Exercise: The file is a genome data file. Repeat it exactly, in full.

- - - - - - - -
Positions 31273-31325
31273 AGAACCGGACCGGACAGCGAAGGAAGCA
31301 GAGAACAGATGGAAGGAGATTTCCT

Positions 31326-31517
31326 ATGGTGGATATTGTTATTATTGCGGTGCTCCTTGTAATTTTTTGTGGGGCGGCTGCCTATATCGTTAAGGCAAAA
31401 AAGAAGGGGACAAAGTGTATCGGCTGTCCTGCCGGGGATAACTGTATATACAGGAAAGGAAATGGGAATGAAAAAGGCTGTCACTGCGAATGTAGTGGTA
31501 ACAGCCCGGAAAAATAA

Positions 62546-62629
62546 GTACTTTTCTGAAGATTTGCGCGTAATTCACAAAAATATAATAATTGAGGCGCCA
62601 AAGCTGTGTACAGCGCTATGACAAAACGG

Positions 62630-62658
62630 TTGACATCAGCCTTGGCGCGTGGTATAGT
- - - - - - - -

Positions 31273-31325
31273 AGAACCGGACCGGACAGCGAAGGAAGCA
31301 GAGAACAGATGGAAGGAGATTTCCT

Positions 31326-31517
31326 ATGGTGGATATTGTTATTATTGCGGTGCTCCTTGTAATTTTTTGTGGGGCGGCTGCCTATATCGTTAAGGCAAAA
31401 AAGAAGGGGACAAAGTGTATCGGCTGTCCTGCCGGGGATAACTGTATATACAGGAAAGGAAATGGGAATGAAAAAGGCTGTCACTGCGAATGTAGTGGTA
31501 ACAGCCCGGAAAAATAA

Positions 62546-62629
62546 GTACTTTTCTGAAGATTTGCGCGTAATTCACAAAAATATAATAATTGAGGCGCCA
62601 AAGCTGTGTACAGCGCTATGACAAAACGG

Positions 62630-62658
62630 TTGACATCAGCCTTGGCGCGTGGTATAGT